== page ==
Rechtsanwältin und Notarin

Nicole Stütelberg

Fachanwältin für Strafrecht

Violenstraße 39
28195 Bremen

 

Attorney at Law

Notary Public

Certified Specialist for Criminal Law

 

Telefon: +49 421 3345666

Mitglied des Vorstandes

Listed as attorney and notary public by the Embassy of the United States of America Berlin and the Consulate General in Frankfurt am Main.

Listed as attorney and notary public by the Embassy of Canada Berlin.

Mitglied der Arbeitsgemeinschaft Strafrecht des DAV und Mitglied der Arbeitsgemeinschaft Anwalts-notariat im DAV

Mitglied der Deutschen Notarrecht-lichen Vereinigung e.V.

Notary Public in Germany

The German Civil Code (BGB) provides for the necessity of a legal transaction to be notarized in several instances. Although the German word “Notar” or “Notarin” is translated in English to “notary public”, a German Notar is much different, in terms of legal powers, qualifications and responsibilities to a notary public in common law countries. It is only a notary public who may legally notarize a transaction; no other profession is able to do so validly. Notarization in these cases is necessary regardless of whether the parties have been already advised by attorneys, or are actually represented by attorneys or not. In the first place transactions that are economically important and may be dangerous and risky for one or both parties have to be notarized. Here the aim of the requirement of notarization is primarily to alert the persons involved in the transaction, to prevent hasty behaviour, to provide for independent and impartial expert counselling and protection of the weaker party. Examples for such transactions that have to be notarized, are especially prenuptial and postnuptial agreements (§ 1410 BGB), inheritance contracts, the promise to make a gift or the transfer of one’s whole actual estate or a fraction thereof. The second group encompasses transactions that have to be publicly registered later, such as any transactions concerning real property that are registered in the Land Register (Grundbuch= that is endowed with public faith, as well as especially transactions concerning companies that have to be registered in the Commercial Register (Handesregister). In this latter group above, the aim of the necessity of notarization is providing clear evidence and proof of the transaction and its content. This list of cases, in which German law compels notarization thus indicates the special role that is attributed to these professionals that is clearly above and beyond that which is expected of attorneys.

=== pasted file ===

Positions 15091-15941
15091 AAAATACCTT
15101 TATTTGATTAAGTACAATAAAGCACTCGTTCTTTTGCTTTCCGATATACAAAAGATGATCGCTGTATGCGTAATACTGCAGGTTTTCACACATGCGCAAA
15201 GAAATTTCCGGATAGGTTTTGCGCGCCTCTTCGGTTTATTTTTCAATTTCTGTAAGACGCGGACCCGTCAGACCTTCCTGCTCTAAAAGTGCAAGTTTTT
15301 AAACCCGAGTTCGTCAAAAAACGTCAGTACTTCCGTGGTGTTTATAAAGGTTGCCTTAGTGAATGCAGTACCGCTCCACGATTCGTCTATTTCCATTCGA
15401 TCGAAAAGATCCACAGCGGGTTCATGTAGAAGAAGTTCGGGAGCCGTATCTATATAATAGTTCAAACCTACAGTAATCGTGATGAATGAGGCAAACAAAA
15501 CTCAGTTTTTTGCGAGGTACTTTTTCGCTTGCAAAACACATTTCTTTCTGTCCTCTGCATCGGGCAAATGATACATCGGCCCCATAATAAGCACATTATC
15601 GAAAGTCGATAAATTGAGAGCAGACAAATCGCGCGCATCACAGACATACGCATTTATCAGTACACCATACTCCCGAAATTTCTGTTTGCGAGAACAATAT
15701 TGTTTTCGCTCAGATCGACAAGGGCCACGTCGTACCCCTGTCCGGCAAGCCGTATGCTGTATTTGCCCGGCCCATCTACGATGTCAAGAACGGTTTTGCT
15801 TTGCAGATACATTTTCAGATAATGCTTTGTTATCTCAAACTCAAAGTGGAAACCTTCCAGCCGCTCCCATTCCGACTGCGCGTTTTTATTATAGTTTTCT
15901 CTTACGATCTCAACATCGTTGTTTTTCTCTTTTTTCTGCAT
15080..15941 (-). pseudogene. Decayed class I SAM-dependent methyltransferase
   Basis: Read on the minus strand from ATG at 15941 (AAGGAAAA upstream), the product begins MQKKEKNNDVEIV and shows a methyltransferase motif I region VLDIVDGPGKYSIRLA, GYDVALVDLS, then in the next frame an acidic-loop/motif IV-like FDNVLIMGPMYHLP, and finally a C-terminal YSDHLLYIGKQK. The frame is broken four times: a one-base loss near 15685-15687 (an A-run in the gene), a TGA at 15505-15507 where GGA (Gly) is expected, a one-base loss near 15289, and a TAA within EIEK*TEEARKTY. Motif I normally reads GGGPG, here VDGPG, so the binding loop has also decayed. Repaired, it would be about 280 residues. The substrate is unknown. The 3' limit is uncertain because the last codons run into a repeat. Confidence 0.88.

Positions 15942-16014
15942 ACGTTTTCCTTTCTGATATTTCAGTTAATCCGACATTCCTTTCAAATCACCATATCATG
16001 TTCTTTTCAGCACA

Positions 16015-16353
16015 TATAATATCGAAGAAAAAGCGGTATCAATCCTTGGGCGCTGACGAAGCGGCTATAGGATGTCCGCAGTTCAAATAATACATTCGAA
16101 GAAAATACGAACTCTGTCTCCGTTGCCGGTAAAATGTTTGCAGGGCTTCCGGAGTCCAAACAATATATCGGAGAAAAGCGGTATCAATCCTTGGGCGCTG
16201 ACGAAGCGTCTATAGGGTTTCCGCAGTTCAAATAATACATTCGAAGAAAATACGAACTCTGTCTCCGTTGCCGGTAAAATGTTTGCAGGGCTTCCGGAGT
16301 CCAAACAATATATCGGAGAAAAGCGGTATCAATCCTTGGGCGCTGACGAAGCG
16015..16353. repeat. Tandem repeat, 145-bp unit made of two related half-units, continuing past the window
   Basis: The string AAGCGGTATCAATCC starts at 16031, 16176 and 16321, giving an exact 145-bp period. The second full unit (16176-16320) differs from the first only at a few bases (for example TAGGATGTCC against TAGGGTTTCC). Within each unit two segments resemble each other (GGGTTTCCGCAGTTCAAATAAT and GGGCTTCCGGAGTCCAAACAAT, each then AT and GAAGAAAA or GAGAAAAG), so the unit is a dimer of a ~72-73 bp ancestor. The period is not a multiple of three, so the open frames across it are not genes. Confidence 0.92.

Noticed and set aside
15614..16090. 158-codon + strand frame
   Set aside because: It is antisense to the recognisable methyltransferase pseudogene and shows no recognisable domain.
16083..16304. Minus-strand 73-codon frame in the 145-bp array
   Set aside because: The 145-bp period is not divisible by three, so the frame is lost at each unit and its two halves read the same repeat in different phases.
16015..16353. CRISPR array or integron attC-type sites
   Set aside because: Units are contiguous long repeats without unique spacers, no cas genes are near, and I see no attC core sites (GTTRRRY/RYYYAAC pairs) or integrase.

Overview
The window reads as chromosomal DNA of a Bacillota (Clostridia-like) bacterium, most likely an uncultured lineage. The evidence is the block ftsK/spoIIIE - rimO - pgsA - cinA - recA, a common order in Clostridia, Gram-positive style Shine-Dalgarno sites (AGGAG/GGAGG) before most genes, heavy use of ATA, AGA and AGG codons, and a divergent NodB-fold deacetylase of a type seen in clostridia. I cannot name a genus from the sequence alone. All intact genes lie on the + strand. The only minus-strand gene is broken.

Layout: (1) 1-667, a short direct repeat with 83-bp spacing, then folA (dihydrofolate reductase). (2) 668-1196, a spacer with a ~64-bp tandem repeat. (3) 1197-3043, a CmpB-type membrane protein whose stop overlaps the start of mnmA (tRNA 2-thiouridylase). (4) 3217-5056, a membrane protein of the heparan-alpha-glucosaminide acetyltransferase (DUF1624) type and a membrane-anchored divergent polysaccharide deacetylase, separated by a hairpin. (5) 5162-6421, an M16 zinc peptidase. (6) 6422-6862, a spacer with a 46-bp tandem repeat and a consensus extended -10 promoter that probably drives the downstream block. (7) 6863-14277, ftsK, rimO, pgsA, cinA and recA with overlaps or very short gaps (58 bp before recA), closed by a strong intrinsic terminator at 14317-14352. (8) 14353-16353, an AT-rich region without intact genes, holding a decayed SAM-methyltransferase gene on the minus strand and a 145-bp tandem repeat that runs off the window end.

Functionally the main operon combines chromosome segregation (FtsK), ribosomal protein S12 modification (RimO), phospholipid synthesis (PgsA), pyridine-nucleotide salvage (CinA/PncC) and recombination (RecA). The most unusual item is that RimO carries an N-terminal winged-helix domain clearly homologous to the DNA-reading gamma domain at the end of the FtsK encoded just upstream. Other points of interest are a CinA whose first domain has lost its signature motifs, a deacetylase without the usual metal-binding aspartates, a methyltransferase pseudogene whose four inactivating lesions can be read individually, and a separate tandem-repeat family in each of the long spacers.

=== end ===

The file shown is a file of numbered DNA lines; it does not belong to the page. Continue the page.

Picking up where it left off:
The notary public is an independent holder of a public office (§ 1 Bundesnotarordnung – BnotO – Federal Regulations for Notaries). He or she is given this authority by the State. He/she is exercising sovereign functions. Thus he/she is close to the judiciary and clearly distinct from an attorney. To that extent, a notary’s authorizations are more far-reaching than those of an attorney-at-law (§ 2 BNotO). Only German citizens who have been qualified to hold judicial office in accordance with the German Law of the Judiciary (§ 5 BNotO) an be appointed notaries. The personal and the professional abilities of the candidate are carefully scrutinized (§ 6 (1) BNotO): especially independence and impartiality (§ 1BNotO), conscientiousness (§ 14 (1) BNotO), honorableness and correctness (§ 14 (2), 67 (1) BNotO) as well as the ability to advise and to attend to the public in accordance with the standards of the profession (§ 14 (1)). The notary public does not represent any of the parties, but is an independent, impartial consultant for the parties involved (§ 14 (1) BNotO). To guarantee the independence and impartiality, the notary public is appointed for lifetime and his/her income is secured by giving him the right to charge official fees, regulated by statute (§ 17 BNotO).

 

When notarizing a document or statement, the notary public is to ensure that all procedural rules are adhered to. The notary public, before he/she notarizes a document, is obliged to explore the parties’ intent, clarify the facts in the case and instruct the parties on the legal consequences of the transaction and reflect their statements clearly and unambiguously in the transcript. The notary public has to discuss possible solutions with the parties as well as existing doubts and whether the transaction conforms to the law or expresses the true will of the parties. If he/she doubts that the contract reflects the true will of both parties, he/she has to notify the parties (§ 17 (2) BeurkG). If they still insist on notarization, the notary public will be bound to add a note to that effect. This duty of scrutinizing and instructing is one of the core tasks of a notary public. Section 14 BeurKG stipulates that the entire transcript must be read to the parties in the presence of the notary public, be approved by them and signed in their own hand as well as signed by the acting notary public.

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